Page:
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\subsubsection*{Section 4 before 4.1}

The authors could be more cautious in declaring that the light fields belong to degenerate conformal families: the characters suggest it, but do not prove it. Character-wise, a degenerate representation coincides with two non-degenerate representations with multiplicities 1 and −1, and we are in a context where negative multiplicities are allowed.

OUR REPLY: : this is partly addressed in footnote 17

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Moreover, fixing three-point functions of degenerate fields at arbitrary central charges using crossing symmetry is not really complicated. The authors' extrapolation from minimal models is a circuitous route, which gives correct results because the correlators are uniquely determined by differential equations and crossing relations, as the authors correctly state. But this holds for all central charges.

OUR REPLY: . While we appreciate the referee’s remark, we do not feel obliged to act on it. The method we used, while it may look circuitous, was sufficient for our purposes and it gives consistent results which we conjecture to be correct. We hope that our results will stimulate further work upgrading these conjectures to the status of a theorem. We added two references to footnote 25 to indicate that alternative procedures exist
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Therefore, I recommend the following:

12- Remove the discussion of minimal models, with its odd focus on the unitary models with integer m, whereas more general minimal models have two integer parameters. (The mention of minimal models in the article's Abstract could also be removed.)

OUR REPLY: while we followed many of the referee’s suggestions, we considered and decided against following this suggestion in light of our previous reply.
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13- Give the explicit formulas for the structure constants, as this would allow readers to check their subsequent expansions around c=1. (See footnote 24.) The natural parameter for writing these structure constants is not m, but rather t or g. Maybe these formulas could be given in an appendix, which would include all needed structure constants, including those of the spin operator.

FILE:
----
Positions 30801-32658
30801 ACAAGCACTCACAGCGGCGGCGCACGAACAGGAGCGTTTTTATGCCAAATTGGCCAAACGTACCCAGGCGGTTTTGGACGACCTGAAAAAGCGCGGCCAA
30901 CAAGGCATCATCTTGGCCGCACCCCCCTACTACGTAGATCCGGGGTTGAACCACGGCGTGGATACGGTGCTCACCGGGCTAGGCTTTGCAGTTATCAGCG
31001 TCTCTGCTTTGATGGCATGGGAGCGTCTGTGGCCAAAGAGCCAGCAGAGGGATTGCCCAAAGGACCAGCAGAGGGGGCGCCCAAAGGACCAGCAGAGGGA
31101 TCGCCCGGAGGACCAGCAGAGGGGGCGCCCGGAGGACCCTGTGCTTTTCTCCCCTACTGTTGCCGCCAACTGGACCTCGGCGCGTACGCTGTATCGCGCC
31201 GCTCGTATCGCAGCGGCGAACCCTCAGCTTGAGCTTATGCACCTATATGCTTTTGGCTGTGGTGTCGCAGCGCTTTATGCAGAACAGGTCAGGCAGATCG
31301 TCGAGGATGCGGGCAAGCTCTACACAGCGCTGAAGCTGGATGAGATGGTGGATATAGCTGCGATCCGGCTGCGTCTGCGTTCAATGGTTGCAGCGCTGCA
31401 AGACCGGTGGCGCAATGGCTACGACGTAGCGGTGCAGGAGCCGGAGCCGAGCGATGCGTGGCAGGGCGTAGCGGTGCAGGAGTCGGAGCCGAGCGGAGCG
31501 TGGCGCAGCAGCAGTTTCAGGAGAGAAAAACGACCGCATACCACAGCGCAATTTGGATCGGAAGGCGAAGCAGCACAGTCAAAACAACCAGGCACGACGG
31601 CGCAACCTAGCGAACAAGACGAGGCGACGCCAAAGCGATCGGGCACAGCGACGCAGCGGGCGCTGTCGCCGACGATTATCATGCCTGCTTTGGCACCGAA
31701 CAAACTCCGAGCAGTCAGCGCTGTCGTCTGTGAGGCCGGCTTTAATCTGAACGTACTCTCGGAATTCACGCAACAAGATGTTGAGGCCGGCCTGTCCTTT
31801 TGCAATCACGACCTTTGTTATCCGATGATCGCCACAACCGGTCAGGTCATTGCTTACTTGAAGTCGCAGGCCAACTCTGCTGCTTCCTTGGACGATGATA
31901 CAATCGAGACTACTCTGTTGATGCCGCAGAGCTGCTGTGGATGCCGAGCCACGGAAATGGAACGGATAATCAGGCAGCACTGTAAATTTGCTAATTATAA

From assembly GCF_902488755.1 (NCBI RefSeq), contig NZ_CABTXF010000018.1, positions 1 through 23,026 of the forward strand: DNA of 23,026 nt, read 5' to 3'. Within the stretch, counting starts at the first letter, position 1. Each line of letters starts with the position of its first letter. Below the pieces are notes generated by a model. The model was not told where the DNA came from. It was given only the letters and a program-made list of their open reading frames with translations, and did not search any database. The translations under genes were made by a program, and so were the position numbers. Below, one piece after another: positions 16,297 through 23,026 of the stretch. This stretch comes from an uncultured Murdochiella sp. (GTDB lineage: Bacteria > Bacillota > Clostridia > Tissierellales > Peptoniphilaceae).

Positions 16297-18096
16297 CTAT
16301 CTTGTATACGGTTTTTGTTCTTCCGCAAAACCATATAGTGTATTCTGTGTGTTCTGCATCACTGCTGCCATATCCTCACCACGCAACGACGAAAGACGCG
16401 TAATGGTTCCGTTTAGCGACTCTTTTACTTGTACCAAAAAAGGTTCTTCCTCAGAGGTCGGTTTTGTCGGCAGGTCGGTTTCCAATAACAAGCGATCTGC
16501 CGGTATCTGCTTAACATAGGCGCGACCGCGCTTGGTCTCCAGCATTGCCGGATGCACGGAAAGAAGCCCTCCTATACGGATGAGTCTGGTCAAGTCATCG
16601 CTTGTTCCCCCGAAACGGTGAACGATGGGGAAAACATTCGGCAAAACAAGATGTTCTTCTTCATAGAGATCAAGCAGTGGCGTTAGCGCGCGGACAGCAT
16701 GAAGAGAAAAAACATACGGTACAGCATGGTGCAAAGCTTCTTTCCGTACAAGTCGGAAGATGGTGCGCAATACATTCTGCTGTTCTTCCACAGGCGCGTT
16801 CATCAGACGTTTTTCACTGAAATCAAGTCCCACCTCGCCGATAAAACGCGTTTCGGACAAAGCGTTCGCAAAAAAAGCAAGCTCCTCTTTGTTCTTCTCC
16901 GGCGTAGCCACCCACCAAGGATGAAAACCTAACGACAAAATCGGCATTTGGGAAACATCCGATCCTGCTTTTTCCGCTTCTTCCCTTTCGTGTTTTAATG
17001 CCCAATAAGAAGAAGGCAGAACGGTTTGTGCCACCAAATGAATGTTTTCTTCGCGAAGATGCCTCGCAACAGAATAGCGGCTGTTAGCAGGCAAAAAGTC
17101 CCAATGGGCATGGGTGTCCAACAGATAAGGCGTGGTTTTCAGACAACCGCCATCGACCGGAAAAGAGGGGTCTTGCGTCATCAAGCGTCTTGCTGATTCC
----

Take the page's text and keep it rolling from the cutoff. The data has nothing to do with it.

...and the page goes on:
OUR REPLY: : While we followed many of the referee’s suggestions, we considered and decided against following this suggestion. In footnote 24 (current footnote 30) we give an explicit reference to the paper where the expression we used was given. We tend to believe there is no need to retype this expression.

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\subsubsection*{Section 4.5}

This Section gives arguments for the existence of the real flow, based on the assumption that there exists a pair of complex conjugate CFTs that are moreover related by a RG flow. There are two arguments:

# A first-order argument argument, plus a heuristic argument that higher order corrections should deform the picture without changing it qualitatively.

# An all-orders argument, which is not rigorous because regularization issues are neglected, and which essentially shows the equivalence between the existence of the real flow, and the fixed point coupling constant gFP being pure imaginary.

The all-orders argument does not really establish the existence of the real flow, but it does constitute a nontrivial consistency check. Moreover, it illustrates the properties of correlation functions in complex CFTs.

The logic of the argument, and the technical details, are not clear enough.
Moreover, while interesting, this Section is not crucial to the main results of Section 4.
I recommend that Section 4.5 be either deleted, or clarified. Suggested clarifications include:

OUR REPLY: We kept the heuristic argument, but removed the all-order arguments which we agree was not clear enough.